11. I also attended on two occasions the operating theatre in the hospital at Edinburgh, and saw two very bad operations, one on a child, but I rushed away before they were completed. Nor did I ever attend again, for hardly any inducement would have been strong enough to make me do so; this being long before the blessed days of chloroform. The two cases fairly haunted me for many a long year.
  12. My zeal was so great that I used to place my shooting-boots open by my bed-side when I went to bed, so as not to lose half a minute in putting them on in the morning; and on one occasion I reached a distant part of the Maer estate, on the 20th of August for black-game shooting, before I could see: I then toiled on with the game-keeper the whole day through thick heath and young Scotch firs.
  13. After having spent two sessions in Edinburgh, my father perceived, or he heard from my sisters, that I did not like the thought of being a physician, so he proposed that I should become a clergyman.
  14. Considering how fiercely I have been attacked by the orthodox, it seems ludicrous that I once intended to be a clergyman.
  15. But I am glad to think that I had many other friends of a widely different nature.
  16. But no pursuit at Cambridge was followed with nearly so much eagerness or gave me so much pleasure as collecting beetles. It was the mere passion for collecting, for I did not dissect them, and rarely compared their external characters with published descriptions, but got them named anyhow. I will give a proof of my zeal: one day, on tearing off some old bark, I saw two rare beetles, and seized one in each hand; then I saw a third and new kind, which I could not bear to lose, so that I popped the one which I held in my right hand into my mouth. Alas! it ejected some intensely acrid fluid, which burnt my tongue so that I was forced to spit the beetle out, which was lost, as was the third one.
  17. I have not as yet mentioned a circumstance which influenced my whole career more than any other. This was my friendship with Professor Henslow. Before coming up to Cambridge, I had heard of him from my brother as a man who knew every branch of science, and I was accordingly prepared to reverence him. He kept open house once every week when all undergraduates, and some older members of the University, who were attached to science, used to meet in the evening. I soon got, through Fox, an invitation, and went there regularly. Before long I became well acquainted with Henslow, and during the latter half of my time at Cambridge took long walks with him on most days; so that I was called by some of the dons “the man who walks with Henslow;” and in the evening I was very often asked to join his family dinner. His knowledge was great in botany, entomology, chemistry, mineralogy, and geology. His strongest taste was to draw conclusions from long-continued minute observations. His judgment was excellent, and his whole mind well balanced; but I do not suppose that any one would say that he possessed much original genius. He was deeply religious, and so orthodox that he told me one day he should be grieved if a single word of the Thirty-nine Articles were altered. His moral qualities were in every way admirable. He was free from every tinge of vanity or other petty feeling; and I never saw a man who thought so little about himself or his own concerns. His temper was imperturbably good, with the most winning and courteous manners; yet, as I have seen, he could be roused by any bad action to the warmest indignation and prompt action.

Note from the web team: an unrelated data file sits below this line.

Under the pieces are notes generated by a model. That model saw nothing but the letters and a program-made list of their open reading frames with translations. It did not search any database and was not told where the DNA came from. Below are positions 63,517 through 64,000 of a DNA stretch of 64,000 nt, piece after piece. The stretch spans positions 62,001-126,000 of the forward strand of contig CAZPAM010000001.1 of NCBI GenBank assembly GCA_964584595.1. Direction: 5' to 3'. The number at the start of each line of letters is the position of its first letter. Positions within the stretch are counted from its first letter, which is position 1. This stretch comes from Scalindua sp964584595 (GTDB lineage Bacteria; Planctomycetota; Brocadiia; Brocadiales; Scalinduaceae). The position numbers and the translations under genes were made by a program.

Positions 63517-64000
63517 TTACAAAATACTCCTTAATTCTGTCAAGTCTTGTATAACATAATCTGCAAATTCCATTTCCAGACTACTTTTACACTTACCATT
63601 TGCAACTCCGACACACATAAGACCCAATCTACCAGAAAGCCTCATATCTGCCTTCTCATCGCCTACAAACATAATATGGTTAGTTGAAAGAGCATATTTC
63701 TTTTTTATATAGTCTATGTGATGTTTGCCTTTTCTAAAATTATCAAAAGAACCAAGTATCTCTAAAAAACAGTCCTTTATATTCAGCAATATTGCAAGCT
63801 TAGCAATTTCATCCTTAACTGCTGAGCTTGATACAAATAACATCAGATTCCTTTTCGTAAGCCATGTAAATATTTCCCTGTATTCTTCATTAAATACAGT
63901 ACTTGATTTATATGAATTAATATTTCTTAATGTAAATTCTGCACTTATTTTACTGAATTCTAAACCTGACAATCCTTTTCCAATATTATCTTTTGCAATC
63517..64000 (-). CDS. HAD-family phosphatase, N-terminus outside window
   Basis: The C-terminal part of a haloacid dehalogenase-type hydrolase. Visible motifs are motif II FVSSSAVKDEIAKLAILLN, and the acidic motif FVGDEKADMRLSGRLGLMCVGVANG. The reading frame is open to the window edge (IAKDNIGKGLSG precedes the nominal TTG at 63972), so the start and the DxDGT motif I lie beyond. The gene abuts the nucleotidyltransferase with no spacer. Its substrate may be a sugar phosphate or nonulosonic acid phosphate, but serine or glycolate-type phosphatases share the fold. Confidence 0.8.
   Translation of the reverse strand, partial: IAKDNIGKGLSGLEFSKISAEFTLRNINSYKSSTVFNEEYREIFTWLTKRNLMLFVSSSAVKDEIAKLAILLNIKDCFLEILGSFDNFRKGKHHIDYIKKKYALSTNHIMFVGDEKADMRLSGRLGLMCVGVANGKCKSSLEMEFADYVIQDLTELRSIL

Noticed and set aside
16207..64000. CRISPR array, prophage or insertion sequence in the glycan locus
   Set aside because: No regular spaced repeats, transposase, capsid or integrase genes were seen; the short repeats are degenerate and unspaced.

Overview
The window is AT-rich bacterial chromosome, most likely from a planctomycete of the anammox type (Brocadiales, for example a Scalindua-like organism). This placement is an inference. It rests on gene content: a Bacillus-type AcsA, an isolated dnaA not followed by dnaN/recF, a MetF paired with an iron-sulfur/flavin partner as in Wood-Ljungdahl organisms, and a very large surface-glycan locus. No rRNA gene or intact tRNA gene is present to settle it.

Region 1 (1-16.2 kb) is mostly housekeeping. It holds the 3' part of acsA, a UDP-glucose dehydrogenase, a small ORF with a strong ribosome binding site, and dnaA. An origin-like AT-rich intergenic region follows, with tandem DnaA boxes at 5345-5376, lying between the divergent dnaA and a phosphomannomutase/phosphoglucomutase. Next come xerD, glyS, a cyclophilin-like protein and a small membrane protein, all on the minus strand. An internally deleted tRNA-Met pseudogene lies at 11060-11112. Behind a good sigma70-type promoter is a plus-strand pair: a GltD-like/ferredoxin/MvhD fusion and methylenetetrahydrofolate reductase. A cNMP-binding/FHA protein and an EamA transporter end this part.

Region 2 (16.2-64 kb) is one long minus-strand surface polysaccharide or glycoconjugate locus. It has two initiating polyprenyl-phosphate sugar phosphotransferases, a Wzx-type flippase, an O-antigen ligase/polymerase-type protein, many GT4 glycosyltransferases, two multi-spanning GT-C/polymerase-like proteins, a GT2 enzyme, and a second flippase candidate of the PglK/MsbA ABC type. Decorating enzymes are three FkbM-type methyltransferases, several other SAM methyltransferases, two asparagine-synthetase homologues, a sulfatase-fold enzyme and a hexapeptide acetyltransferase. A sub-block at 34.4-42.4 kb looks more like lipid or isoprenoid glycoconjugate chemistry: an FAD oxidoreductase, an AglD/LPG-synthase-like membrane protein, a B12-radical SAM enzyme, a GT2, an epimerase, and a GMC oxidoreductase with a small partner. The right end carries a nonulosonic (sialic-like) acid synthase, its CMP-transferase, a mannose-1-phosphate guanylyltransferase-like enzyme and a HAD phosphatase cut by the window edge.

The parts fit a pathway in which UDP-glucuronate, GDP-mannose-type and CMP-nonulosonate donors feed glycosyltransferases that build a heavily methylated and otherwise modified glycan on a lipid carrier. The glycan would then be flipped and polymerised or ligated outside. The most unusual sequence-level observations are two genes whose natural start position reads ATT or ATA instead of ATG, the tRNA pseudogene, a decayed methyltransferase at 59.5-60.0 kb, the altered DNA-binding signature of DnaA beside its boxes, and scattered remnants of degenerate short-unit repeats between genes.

18. Looking back, I infer that there must have been something in me a little superior to the common run of youths, otherwise the above-mentioned men, so much older than me and higher in academical position, would never have allowed me to associate with them. Certainly I was not aware of any such superiority, and I remember one of my sporting friends, Turner, who saw me at work with my beetles, saying that I should some day be a Fellow of the Royal Society, and the notion seemed to me preposterous.